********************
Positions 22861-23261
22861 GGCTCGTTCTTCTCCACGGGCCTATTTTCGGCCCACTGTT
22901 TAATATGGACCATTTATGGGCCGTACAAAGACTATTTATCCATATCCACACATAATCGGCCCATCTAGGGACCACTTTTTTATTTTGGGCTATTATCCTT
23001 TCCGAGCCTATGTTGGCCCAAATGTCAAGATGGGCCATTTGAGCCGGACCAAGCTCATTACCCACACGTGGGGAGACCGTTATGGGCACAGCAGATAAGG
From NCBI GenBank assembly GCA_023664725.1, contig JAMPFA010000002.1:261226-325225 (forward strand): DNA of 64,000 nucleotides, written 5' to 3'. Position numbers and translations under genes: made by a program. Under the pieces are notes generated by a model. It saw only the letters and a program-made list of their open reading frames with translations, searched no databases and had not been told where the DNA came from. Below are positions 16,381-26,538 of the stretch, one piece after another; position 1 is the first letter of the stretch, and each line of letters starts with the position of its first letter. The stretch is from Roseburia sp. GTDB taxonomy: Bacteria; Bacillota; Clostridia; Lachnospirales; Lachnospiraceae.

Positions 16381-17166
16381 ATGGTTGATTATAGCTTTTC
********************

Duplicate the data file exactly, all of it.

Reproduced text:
Positions 22861-23261
22861 GGCTCGTTCTTCTCCACGGGCCTATTTTCGGCCCACTGTT
22901 TAATATGGACCATTTATGGGCCGTACAAAGACTATTTATCCATATCCACACATAATCGGCCCATCTAGGGACCACTTTTTTATTTTGGGCTATTATCCTT
23001 TCCGAGCCTATGTTGGCCCAAATGTCAAGATGGGCCATTTGAGCCGGACCAAGCTCATTACCCACACGTGGGGAGACCGTTATGGGCACAGCAGATAAGG
From NCBI GenBank assembly GCA_023664725.1, contig JAMPFA010000002.1:261226-325225 (forward strand): DNA of 64,000 nucleotides, written 5' to 3'. Position numbers and translations under genes: made by a program. Under the pieces are notes generated by a model. It saw only the letters and a program-made list of their open reading frames with translations, searched no databases and had not been told where the DNA came from. Below are positions 16,381-26,538 of the stretch, one piece after another; position 1 is the first letter of the stretch, and each line of letters starts with the position of its first letter. The stretch is from Roseburia sp. GTDB taxonomy: Bacteria; Bacillota; Clostridia; Lachnospirales; Lachnospiraceae.

Positions 16381-17166
16381 ATGGTTGATTATAGCTTTTC